From these results we conclude that, even under the nonvoltage-clamp conditions used here, the measured fluorescence increases in the cilia were caused entirely by Ca2+ entry through CNG channels.
In this study we have shown the existence and properties of Ca2+ transients in individual olfactory cilia caused by the activation of CNG channels. Several main findings emerge from the current work: (1) the ability to resolve spatially and temporally Ca2+ transients in single olfactory cilia; (2) the demonstration that Ca2+ transients in olfactory cilia are mediated by CNG channels within the cilia and not by backpropagation from the dendrite; (3) the demonstration that Ca2+transients in the dendrite and soma occur with a temporal delay after stimulus-induced events in cilia; (4) the possibility that Ca2+ transients in all of the cilia of individual cells are equivalent, suggesting equipotentiality in odor transduction; and (5) the likelihood that sites of transduction are distributed throughout the cilium, because Ca2+ signals at distal and proximal sites within a single cilium appeared to be similar.
Calcium imaging of salamander olfactory cilia
Confocal laser scanning microscopy proved to be an effective method to detect Ca2+ changes in olfactory cilia. The experiments were facilitated by the use of the isolated salamander ORN preparation (Firestein and Werblin, 1989), which shows robust cellular responses on activation of the cAMP second messenger system and has played a significant role in developing a basic model of the second messenger apparatus mediating the detection of odor ligands (Firestein et al., 1991a,b; Lowe and Gold, 1991, 1993b; Zufall et al., 1991a,b;Leinders-Zufall et al., 1996). The present work reveals that salamander ORNs are also advantageous for the analysis of Ca2+ signals in olfactory cilia. Thus, although previous studies have shown cytoplasmic Ca2+ responses in cell bodies and dendrites of ORNs from rat (Restrepo et al., 1993b; Tareilus et al., 1995), mouse (Sato et al., 1994), man (Restrepo et al., 1993a), catfish (Restrepo et al., 1990; Restrepo and Boyle, 1991), newt (Nakamura et al., 1994), or frog (Sato et al., 1991; Lischka and Schild, 1993), this is the first to demonstrate Ca2+ transients within the ORN cilia.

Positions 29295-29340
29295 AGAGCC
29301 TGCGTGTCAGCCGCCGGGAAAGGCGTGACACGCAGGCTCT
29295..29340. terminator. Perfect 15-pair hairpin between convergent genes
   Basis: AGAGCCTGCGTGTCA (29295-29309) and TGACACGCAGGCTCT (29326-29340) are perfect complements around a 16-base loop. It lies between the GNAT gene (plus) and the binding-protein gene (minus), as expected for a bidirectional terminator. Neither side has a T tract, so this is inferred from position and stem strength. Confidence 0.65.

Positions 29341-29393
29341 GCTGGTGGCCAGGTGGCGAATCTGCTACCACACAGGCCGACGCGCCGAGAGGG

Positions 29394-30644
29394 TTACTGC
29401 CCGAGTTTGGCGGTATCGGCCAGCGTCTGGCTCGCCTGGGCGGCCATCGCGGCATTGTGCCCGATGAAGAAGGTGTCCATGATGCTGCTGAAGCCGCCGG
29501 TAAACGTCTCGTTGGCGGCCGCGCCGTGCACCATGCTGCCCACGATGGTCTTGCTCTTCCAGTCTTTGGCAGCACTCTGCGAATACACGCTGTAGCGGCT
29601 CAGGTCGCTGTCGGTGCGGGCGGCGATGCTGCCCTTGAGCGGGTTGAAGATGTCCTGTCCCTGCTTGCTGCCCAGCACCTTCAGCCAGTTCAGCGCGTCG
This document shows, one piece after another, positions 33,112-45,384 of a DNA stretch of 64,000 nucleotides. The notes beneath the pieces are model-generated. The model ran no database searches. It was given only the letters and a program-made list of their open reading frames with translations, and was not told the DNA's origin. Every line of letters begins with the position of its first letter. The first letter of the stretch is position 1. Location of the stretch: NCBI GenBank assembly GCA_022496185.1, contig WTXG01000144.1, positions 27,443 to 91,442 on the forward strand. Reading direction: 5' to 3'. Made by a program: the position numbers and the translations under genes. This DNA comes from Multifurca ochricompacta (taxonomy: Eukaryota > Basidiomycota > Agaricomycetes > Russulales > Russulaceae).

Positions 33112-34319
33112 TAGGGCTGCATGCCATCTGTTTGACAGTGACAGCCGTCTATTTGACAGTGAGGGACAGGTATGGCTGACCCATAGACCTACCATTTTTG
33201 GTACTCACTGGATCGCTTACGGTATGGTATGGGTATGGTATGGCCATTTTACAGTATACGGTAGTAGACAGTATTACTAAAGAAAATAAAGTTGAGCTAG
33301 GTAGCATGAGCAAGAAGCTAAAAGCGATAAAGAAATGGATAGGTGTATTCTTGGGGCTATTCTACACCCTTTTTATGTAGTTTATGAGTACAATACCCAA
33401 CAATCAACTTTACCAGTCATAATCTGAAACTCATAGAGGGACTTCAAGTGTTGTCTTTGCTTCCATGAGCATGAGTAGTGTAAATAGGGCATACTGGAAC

During the experiments there was neither significant photobleaching nor any evidence of illumination-mediated damage of the cells under our experimental conditions. Fluorescence changes showed full recovery to prestimulation levels. In some cases ORNs were imaged for >30 min and >380 frames. The indicator dye we used (Fluo-3) does not undergo significant shifts in emission or excitation wavelengths on binding Ca2+, precluding ratio imaging. However, calibration by the use of Ca2+ ionophore and heavy metal chelation as outlined by Kao et al. (1989) resulted in an estimate of [Ca2+]i in unstimulated cilia of ∼40 nm, which is consistent with previous work that uses ratiometric methods. Tareilus et al. (1995) described resting values of 40–80 nm [Ca2+]i in the soma and knob of rat ORNs, using the methods of Lipp and Niggli (1993), and similar values were found by others using Fura-2 (Sato et al., 1991;Lischka and Schild, 1993; Restrepo et al., 1993b; Nakamura et al., 1994). The relative fluorescence changes (ΔF/F) of ∼20% in the cilia caused by IBMX pulses (see Table 1) then correspond to a change in [Ca2+]i of ∼80 nm, assuming aK d value of 400 nm. Saturation would produce a relative increase of ∼110–120%. These high values usually were not reached in our experiments (Table 1), ruling out the possibility that dye saturation posed a significant problem.
Origin of the Ca2+ signals
The results provide strong evidence that Ca2+ entry through open CNG channels was the primary source of IBMX-stimulated fluorescence increases in the ORN cilia. Olfactory CNG channels are strongly permeable for Ca2+ (Zufall and Firestein, 1993;Frings et al., 1995) and are highly enriched in the ciliary compartment and at the olfactory knob of ORNs (Nakamura and Gold, 1987; Kurahashi and Kaneko, 1991), although they also can be found at a lower density in dendritic and somatic portions of the cells, at least under the conditions of acute isolation of the cells (Zufall et al., 1991a). This result predicts any Ca2+ signal associated with the opening of CNG channels to start at the distal end of the cell and, more specifically, in the cilia. The results of Figure 4 demonstrate that this was the case. In addition, ciliary fluorescence changes depended on Ca2+ entry and were abolished reversibly by LY83583 (Fig. 5), a potent blocker of olfactory CNG channels (Leinders-Zufall and Zufall, 1995). Furthermore, the activation time courses of ciliary Ca2+ changes were fully consistent with those of CNG channel responses (Kurahashi, 1990; Firestein et al., 1991a;Leinders-Zufall et al., 1995a). Depolarization of the neuron with high K+ solution was not sufficient to elicit measurable Ca2+ changes in the cilia (Fig. 8), ruling out a contribution of voltage-gated Ca2+ channels. Therefore, our results demonstrate that the fluorescence changes detected in the cilia were caused entirely by the activation of CNG channels.